Xavier Gens’ disturbing new vision is a visceral post-apocalyptic thriller that explores the darker side of human nature. The Divide isn’t just a thrilling survival film set against the back-drop of a nuclear holocaust; it’s a dark and disturbing look at humanity at its worst. Premiering at Austin’s SXSW film fest this week, I got a chance to check it out. Read on for my thoughts on the film.
This film begins, literally, with a bang. It starts the adrenaline pumping from the opening sequence and doesn’t let up until the ending credits role. It opens with an explosion, and through an apartment window we are treated to a view of mushroom clouds and a wall of fire. Everything spirals into chaos. Everyone in the urban apartment building is running down stairs, screaming, crying, and when another explosion demolishes the front of the building eight people make it down to the heavy basement door.
Then it begins. Paranoid apartment super Mickey (Michael Biehn) tries to hold the heavy, reinforced metal door closed against the panicked crowd, but they force their way in and the door gets closed tight behind them just as another blast shudders the building and probably destroys what’s left of it. The eight survivors rush down into a large subterranean basement-type facility that feels more like a bunker than a basement. Mickey lives down there with all the storage and the electrical units and the septic system, and finds himself suddenly having to share his space with strangers. Tensions are already high as sounds of the apocalyptic devastation filter down through the thick cement, but Mickey just makes things worse as he rants about the “towel-heads” and nuclear bombs. He warns everyone that if they open that door, and if any of the dust from outside gets in, their faces will melt off. Of course, Mickey is a little crazy, but everyone gets the gist of what he’s saying. The world is ruined, and they’re all trapped like rats.
Eva (Lauren German) and her mousy boyfriend Sam are among a diverse group including Josh (Heroes’ Milo Ventimiglia) and his brutal friend Bobby (Michael Eklund) and sensitive brother Adrien (Ashton Holmes). A mother and her young daughter have also survived, as well as a burly guy named Delvin. It seems a stroke of luck that Mickey has been living down there since he has a store of food and water, as well as access to emergency generators so they have electricity and can even watch movies. The radio gets nothing, and as the days begin ticking away a diet of canned beans grow tedious.
Once a day there are noises from the outside of the door, and what enters is the last thing any of them expect. It is a catalyst for the spiral into hell that each character faces. Soon they’re all decaying, and degenerating into the very worst of humanity. Who will survive, and what will the survivors do once they escape the prison of that sheltered basement?
This film is a brutal and intense study of the very lowest and basest of humanity. It’s a brilliant look at what desperation can turn even the most civilized man into. Gens (Hitman, Frontier(s)) is the director behind this raw horror/thriller, based on a script penned by Karl Mueller. The script is worth discussing, as the dialogue and storyline are both well-written and compelling. Apparently the story and script both went through a lot of revisions as Gens and even the actors/actresses involved worked on the characters and their motivation and shaped what was going on in their own personal hells. There’s a definite darkness to the story, but the darkness works as a vehicle for some great metaphor and character studies.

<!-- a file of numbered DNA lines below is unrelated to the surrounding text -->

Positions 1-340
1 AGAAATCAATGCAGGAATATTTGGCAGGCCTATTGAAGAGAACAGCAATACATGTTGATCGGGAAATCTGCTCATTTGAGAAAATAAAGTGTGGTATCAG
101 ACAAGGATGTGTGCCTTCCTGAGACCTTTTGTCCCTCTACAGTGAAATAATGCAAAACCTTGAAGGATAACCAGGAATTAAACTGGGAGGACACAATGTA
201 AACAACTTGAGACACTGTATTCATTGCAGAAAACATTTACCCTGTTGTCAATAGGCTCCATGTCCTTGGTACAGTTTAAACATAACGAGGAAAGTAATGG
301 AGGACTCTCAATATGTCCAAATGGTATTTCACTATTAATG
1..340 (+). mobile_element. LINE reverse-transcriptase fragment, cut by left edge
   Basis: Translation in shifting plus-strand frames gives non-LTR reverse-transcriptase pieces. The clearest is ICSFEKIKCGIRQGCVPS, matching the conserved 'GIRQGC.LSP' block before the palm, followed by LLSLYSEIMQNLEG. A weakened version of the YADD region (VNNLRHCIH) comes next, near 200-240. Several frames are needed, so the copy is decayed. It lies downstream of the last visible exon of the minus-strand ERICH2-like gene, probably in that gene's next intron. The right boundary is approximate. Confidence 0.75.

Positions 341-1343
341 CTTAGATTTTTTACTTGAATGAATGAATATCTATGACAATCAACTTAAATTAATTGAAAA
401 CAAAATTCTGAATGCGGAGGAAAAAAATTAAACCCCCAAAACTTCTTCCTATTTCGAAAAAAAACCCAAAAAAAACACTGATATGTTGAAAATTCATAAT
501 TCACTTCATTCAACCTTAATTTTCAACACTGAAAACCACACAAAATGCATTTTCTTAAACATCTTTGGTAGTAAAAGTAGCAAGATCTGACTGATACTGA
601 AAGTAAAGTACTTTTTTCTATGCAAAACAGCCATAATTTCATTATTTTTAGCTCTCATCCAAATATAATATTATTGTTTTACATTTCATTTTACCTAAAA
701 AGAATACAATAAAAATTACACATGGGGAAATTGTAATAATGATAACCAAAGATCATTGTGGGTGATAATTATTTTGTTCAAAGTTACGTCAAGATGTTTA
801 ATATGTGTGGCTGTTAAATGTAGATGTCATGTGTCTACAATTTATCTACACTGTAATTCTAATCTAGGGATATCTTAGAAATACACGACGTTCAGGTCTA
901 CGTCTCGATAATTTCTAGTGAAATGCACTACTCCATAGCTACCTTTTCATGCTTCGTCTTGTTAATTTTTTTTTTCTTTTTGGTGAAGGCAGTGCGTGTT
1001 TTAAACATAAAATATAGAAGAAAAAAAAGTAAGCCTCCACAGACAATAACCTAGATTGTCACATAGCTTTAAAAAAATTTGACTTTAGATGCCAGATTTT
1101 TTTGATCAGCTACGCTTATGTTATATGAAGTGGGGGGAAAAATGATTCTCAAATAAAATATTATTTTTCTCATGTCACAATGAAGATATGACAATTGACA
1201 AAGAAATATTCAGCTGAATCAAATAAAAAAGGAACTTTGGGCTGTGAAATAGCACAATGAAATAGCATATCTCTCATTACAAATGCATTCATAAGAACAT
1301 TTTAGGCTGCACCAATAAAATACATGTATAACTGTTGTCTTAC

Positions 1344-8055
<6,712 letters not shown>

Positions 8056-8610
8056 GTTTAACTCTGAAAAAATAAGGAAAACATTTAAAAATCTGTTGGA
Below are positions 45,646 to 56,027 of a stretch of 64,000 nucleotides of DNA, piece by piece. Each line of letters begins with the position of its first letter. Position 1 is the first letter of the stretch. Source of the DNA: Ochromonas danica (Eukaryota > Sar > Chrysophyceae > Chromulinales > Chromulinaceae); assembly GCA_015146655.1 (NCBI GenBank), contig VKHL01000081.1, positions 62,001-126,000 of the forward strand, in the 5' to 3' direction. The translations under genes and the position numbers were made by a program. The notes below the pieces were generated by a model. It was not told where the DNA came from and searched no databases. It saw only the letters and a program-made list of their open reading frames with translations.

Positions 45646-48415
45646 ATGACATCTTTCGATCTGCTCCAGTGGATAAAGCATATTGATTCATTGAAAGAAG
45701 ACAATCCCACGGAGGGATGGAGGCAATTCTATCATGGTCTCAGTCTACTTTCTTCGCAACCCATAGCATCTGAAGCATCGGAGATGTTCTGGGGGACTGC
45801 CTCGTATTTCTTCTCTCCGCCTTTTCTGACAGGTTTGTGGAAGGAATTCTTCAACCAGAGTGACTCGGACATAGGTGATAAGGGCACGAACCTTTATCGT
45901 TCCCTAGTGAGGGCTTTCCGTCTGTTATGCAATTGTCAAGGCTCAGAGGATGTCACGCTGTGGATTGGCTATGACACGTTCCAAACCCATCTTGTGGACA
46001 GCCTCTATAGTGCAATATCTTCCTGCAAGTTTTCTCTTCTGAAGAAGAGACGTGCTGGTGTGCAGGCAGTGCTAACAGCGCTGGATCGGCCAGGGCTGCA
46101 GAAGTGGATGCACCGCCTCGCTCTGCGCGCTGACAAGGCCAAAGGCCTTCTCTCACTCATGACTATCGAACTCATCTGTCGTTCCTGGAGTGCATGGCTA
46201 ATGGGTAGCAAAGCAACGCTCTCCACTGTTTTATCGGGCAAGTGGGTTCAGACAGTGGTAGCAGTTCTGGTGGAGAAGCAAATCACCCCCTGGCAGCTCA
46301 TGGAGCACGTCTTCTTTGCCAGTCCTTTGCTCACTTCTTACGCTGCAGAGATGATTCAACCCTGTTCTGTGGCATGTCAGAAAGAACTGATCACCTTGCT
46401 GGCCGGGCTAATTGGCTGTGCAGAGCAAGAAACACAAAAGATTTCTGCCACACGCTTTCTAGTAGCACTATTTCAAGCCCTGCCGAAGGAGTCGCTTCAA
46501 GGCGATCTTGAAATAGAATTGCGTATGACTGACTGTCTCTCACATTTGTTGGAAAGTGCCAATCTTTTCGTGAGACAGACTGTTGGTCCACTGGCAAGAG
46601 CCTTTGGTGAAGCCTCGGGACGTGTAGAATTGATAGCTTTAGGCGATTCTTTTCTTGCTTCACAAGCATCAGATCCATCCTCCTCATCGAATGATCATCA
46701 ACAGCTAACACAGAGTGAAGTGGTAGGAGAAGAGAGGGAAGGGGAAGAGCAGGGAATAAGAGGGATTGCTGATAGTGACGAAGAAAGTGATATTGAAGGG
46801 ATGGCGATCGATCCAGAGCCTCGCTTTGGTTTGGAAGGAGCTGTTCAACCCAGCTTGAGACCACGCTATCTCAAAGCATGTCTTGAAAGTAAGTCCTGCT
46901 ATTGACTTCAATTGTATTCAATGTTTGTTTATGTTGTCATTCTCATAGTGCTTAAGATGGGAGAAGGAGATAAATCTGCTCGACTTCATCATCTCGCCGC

Gens gives the great script a brilliantly dark life. The film is disturbing, sometimes hard to watch, but utterly impossible to turn away from. The effects are limited to the opening scene with some obvious CGI end-of-the-world explosions, but the genius of Gens is that he takes the rest of the film, shot almost entirely in this basement, and makes it mesmerizing and frightening at the same time. Audiences were rapt at the premiere by the raw, visceral violence and the disturbing images as a group of survivors trapped together degenerated and maddened. Rotting on the inside and the outside.
Biehn (Terminator) is a scene-stealer. He’s played both sides of the fence before, in hero roles and in villain roles. What’s intriguing about the role of Mickey is that he’s a little of both, ambiguous, and keeps you off balance. He’s crazy, but crazy like a fox. There’s a lurking intelligence about him, as well as a suggested emotional tragedy/journey of his own. Rosanna Arquette plays a distraught mother with self-esteem issues, and she brings a touching vulnerability to the role of the aging beauty.
German plays the strong female lead with aplomb. She’s played the role of the siren and the model a few times in past movies, but in this role she explores the role of a strong intelligent woman. And luckily, for the film, she sells it. There’s a necessary depth to her character, and she gives it the heart to keep it from being unlikable. The boys all give noteworthy performances as well, with Eklund and Ventimiglia leading the pack with stellar performances. Their descent is visceral and palpable. The whole ensemble pleased, performance-wise, and the strength of the cast made this movie work as well as it did. The music should be mentioned as well for the character is represents, a haunting and at times terrifying backdrop to the emotional a physical brutality of the film.
If you like smart horror/thrillers that leave you breathless and thinking, you’ll love The Divide.
Be sure to check out our interview with director Xavier Gens and star Michael Biehn.